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Hi-VisUK will continue to support World Health Day in the coming years. Last year our sister project, In Good Hands, attended World Mental Health Day celebrations in Hartlepool. This is part of our ongoing development of strategic and practical links in the borough as part of a planned Hi-VisUK & Hartlepool Borough Council (HBC) collaboration.

Making every contact count

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Hi-VisUK will be taking on the baton from our sister project In Good Hands to Make Every Contact Help in the health services arena. This provides a great opportunity to strengthen Hi-VisUK links with a wide range of health and wellbeing stakeholders, everyone from local authority meals services to community fire safety services.

Raising our profile

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To be successful at Hi-VisUK we will constantly work to raise our profile at a local and regional level (as well as nationally). Opportunity to talk with other local disability organisations, national manufacturers and suppliers of aids and equipment is one part of a complex jigsaw of supporting organisations – who all need to know more about age acquired deafblindness. It is also an opportunity to meet older people with deafblindness who visited such events as photographed above.

The most vital step

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Hi-VisUK is a highly ambitious charity that, amongst other aims, is working to increase the number of older people with dual sensory loss or deafblindness requesting and receiving a specialist deafblind assessment. This is no easy task and yet it is the most vital step.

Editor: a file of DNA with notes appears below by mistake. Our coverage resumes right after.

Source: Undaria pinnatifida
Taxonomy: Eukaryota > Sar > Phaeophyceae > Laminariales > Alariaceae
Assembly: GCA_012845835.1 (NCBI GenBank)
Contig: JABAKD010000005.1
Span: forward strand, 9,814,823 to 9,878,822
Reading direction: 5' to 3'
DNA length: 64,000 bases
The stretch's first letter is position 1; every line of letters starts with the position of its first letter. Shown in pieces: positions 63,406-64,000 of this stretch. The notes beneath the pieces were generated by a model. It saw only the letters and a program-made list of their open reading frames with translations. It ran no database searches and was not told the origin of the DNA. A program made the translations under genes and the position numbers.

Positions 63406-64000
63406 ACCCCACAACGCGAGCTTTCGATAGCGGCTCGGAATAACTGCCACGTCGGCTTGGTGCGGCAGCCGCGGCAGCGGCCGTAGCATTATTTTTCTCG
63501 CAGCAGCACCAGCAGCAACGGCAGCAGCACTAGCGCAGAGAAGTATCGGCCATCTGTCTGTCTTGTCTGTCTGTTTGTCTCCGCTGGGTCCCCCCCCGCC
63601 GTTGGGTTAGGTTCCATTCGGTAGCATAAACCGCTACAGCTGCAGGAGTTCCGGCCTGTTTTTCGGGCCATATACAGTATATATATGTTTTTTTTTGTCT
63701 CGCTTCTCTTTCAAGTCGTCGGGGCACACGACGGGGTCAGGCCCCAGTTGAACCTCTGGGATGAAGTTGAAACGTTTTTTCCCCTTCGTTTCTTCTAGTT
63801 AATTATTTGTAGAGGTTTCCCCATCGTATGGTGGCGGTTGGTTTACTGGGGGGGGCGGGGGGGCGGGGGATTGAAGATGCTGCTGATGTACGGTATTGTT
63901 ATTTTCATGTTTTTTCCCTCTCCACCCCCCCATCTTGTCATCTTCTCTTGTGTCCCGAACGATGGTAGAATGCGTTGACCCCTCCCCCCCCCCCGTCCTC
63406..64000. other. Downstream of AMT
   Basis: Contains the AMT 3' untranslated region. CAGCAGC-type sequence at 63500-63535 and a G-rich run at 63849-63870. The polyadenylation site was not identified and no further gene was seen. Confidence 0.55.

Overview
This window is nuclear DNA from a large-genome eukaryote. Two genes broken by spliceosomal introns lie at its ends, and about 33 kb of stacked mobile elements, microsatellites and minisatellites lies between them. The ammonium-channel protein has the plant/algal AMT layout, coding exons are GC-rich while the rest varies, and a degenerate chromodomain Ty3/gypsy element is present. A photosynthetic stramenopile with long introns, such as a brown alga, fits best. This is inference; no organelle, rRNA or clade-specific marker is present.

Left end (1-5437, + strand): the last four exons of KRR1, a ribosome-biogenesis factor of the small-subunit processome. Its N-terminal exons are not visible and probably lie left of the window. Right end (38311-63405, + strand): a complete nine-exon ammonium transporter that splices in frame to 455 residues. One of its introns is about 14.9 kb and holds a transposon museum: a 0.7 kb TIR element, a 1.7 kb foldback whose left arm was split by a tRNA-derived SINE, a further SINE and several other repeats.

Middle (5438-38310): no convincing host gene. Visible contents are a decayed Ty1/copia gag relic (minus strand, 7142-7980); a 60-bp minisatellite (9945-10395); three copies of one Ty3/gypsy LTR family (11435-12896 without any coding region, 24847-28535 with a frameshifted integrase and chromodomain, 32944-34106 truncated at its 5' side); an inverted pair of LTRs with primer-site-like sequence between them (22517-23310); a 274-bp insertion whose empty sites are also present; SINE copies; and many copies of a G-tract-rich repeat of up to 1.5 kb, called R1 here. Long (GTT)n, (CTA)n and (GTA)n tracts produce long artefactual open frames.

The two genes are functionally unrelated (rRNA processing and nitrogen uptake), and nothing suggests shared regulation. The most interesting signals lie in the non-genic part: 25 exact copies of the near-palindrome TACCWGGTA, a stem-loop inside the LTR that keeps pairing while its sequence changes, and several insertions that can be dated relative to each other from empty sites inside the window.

Trying to reach older people with age acquired deafblindness is a significant challenge despite the numbers. The vast majority of older people likely to have this devastating condition, those aged 50 years and above, do not see themselves as deafblind. Department of Health (DH) describes this in its Care Act policy guidance (2014) when it acknowledges “many people do not define themselves as either deafblind or having dual sensory loss.”

There are several issues and challenges in recognising deafblindness in older people. For example there are older people receiving social service care who are not identified as deafblind. DH explains: “this could be because an assessment was carried out when only one sense was affected or because both senses have deteriorated since the care package (including residential care) has started.” Other impairments including those that are often associated with ageing “may mask the deafblindness.”

This presents a nationwide picture where age-acquired deafblindness really is a Cinderella condition. This despite it currently affecting an estimated 600,000 older people. Government estimates 40/100,000 people have the condition in this country but this is likely to be closer to 572/100,000 according to one research report (Emerson, E, SENSE 2010). By 2035 the numbers of older people with deafblindness are set to rise by 60% within main population trends as people live longer lives (CeDR 2010, ONS 2012).